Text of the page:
After one of the climbs, I pulled a split S and started back towards the runway. I came out of the split S a bit low. Not dangerously low, perhaps 20ft up. The way our field is set up, there is a large pond with old trees in it a couple hundred yards out at about 10 o'clock. I have really good eyes, but at that range, depth perception is hard, especially for something the size of an Ultra Stick. I thought I was well in front of the trees. The resounding whack of the port wing hitting a tree trunk corrected my... erm... perception. I was high enough that it cleared the edge of the pond before it nosed in.

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  14. #64

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    RE: Reconditioning an Ultra Stick

    The nose came out relatively unscathed. The ground where it impacted was pretty soft from recent rain. The Saito 100 is fine if a bit dirty in the pictures. Moving further back is another story altogether. You can see the crack under the wing and there is a split that runs the length of the fuselage from the wings to the tail. I suspect it broke every former along the way. The tail feathers are intact and undamaged, but the fuse is broken and twisted right in front of the horizontal stab. The vertical stab actually sank into the fuse a bit at the front, right behind the rudder servo though you can't see it in the pictures.

    The impact obliterated the out six inches of the port wing. Most of it was floating in the pond. I don't think the starboard wing completely separated at impact with the tree, but the ground certainly finished the job. Past the break though, the starboard wing is pretty damage free. The tree impact was hard enough to knock the wing mounting block completely out of whack.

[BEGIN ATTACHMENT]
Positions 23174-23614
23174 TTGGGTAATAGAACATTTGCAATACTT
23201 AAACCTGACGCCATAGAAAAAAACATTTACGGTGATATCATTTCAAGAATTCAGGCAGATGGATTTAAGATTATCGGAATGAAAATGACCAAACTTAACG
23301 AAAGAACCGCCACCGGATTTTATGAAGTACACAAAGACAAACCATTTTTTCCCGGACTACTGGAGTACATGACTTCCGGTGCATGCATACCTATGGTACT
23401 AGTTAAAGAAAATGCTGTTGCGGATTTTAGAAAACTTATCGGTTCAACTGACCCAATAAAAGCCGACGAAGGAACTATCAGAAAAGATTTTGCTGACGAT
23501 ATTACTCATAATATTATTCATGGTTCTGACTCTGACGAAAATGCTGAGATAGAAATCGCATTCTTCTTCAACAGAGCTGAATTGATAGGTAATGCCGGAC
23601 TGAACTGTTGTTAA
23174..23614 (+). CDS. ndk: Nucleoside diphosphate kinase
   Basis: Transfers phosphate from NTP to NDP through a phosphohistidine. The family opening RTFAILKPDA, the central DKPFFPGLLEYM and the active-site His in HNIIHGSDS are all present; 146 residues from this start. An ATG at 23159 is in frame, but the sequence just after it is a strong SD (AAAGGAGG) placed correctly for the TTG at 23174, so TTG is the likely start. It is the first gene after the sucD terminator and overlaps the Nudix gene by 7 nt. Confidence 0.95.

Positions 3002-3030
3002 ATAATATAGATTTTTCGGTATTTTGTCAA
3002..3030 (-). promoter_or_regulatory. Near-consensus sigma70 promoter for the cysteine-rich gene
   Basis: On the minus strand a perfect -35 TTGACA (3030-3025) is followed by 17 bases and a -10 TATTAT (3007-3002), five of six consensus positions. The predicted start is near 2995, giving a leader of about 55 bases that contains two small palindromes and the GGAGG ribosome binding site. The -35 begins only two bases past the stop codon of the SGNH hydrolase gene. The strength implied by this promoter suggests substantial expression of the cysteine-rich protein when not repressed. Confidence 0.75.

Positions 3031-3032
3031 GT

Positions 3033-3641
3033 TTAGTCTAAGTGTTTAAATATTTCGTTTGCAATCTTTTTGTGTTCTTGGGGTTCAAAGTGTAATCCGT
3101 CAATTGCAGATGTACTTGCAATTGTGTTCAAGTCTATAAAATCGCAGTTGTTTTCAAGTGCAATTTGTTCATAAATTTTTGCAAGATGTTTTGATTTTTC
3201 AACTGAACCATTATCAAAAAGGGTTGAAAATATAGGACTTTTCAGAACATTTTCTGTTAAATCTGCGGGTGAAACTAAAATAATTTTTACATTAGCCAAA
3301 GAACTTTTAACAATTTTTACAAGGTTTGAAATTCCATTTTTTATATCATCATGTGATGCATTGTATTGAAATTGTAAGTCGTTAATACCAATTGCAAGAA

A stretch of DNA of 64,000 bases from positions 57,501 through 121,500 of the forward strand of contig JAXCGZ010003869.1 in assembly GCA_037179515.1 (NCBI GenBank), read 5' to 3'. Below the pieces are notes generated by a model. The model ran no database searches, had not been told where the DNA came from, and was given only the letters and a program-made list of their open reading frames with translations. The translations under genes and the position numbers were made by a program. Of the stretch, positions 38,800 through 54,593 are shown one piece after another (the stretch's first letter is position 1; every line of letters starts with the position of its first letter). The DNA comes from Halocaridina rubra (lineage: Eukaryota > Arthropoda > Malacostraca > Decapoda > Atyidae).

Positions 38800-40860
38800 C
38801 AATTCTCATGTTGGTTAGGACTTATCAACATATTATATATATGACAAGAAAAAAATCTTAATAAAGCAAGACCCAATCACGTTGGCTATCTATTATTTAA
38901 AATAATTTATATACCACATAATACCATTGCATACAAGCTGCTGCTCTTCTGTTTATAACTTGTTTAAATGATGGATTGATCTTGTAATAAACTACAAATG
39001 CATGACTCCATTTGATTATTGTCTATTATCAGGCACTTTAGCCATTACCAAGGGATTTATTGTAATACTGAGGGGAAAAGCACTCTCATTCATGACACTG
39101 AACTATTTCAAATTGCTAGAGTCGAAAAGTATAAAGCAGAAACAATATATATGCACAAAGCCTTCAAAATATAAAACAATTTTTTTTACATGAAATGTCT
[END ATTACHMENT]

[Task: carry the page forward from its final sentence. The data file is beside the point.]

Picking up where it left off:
It is a sad sight sitting on the garage floor. While I am sure it is "technically" repairable, I'm not sure the time it would require is worth it. It will probably get put in storage for a while before I decide. Even if does get rebuilt again, I have two or three other projects in line first. It really is a shame because, as it got trimmed out, it was turning into a wonderfully flying airplane.

  15. #65

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    RE: Reconditioning an Ultra Stick

    A bummer after a lot of very well done effort to rebuild. My initial take from picture observation is that damage is extensive enough to think total given that the plane is still available at a reasonable price.

    Ultra Sticks are fine and very fun planes and when I lost mine (120 Lite), I knew it had to be rebuilt because it had been discontinued and was my favorite flier. After the rebuild, they did release another run of them and a back up was laid in.


  16. #66

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    RE: Reconditioning an Ultra Stick

    That's kind of my thought too. At $180 new, in a time vs money calculation, the new airframe is cheaper than the time to repair. I'll have to give some thought about whether I want to recover a new airframe in the same scheme or just leave it stock.